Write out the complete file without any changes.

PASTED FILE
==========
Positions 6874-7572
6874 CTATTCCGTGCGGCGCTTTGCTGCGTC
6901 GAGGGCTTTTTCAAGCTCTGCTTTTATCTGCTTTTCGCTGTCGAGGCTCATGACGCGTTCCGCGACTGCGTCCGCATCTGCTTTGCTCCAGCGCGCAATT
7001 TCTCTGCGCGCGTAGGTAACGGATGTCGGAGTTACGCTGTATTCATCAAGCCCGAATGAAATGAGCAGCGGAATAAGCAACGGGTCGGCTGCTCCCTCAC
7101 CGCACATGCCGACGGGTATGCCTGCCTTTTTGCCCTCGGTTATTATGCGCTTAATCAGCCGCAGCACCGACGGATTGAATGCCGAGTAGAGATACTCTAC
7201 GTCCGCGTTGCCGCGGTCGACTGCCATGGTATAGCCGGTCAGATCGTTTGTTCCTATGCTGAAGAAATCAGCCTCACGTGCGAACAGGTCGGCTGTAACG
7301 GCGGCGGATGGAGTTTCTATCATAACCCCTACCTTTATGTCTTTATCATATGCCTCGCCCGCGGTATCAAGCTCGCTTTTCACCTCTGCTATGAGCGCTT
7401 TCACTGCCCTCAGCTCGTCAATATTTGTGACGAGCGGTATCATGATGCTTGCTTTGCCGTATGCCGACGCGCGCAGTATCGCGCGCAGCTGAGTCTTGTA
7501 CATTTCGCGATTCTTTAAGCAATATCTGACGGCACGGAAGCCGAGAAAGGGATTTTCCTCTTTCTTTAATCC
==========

Positions 6874-7572
6874 CTATTCCGTGCGGCGCTTTGCTGCGTC
6901 GAGGGCTTTTTCAAGCTCTGCTTTTATCTGCTTTTCGCTGTCGAGGCTCATGACGCGTTCCGCGACTGCGTCCGCATCTGCTTTGCTCCAGCGCGCAATT
7001 TCTCTGCGCGCGTAGGTAACGGATGTCGGAGTTACGCTGTATTCATCAAGCCCGAATGAAATGAGCAGCGGAATAAGCAACGGGTCGGCTGCTCCCTCAC
7101 CGCACATGCCGACGGGTATGCCTGCCTTTTTGCCCTCGGTTATTATGCGCTTAATCAGCCGCAGCACCGACGGATTGAATGCCGAGTAGAGATACTCTAC
7201 GTCCGCGTTGCCGCGGTCGACTGCCATGGTATAGCCGGTCAGATCGTTTGTTCCTATGCTGAAGAAATCAGCCTCACGTGCGAACAGGTCGGCTGTAACG
7301 GCGGCGGATGGAGTTTCTATCATAACCCCTACCTTTATGTCTTTATCATATGCCTCGCCCGCGGTATCAAGCTCGCTTTTCACCTCTGCTATGAGCGCTT
7401 TCACTGCCCTCAGCTCGTCAATATTTGTGACGAGCGGTATCATGATGCTTGCTTTGCCGTATGCCGACGCGCGCAGTATCGCGCGCAGCTGAGTCTTGTA
7501 CATTTCGCGATTCTTTAAGCAATATCTGACGGCACGGAAGCCGAGAAAGGGATTTTCCTCTTTCTTTAATCC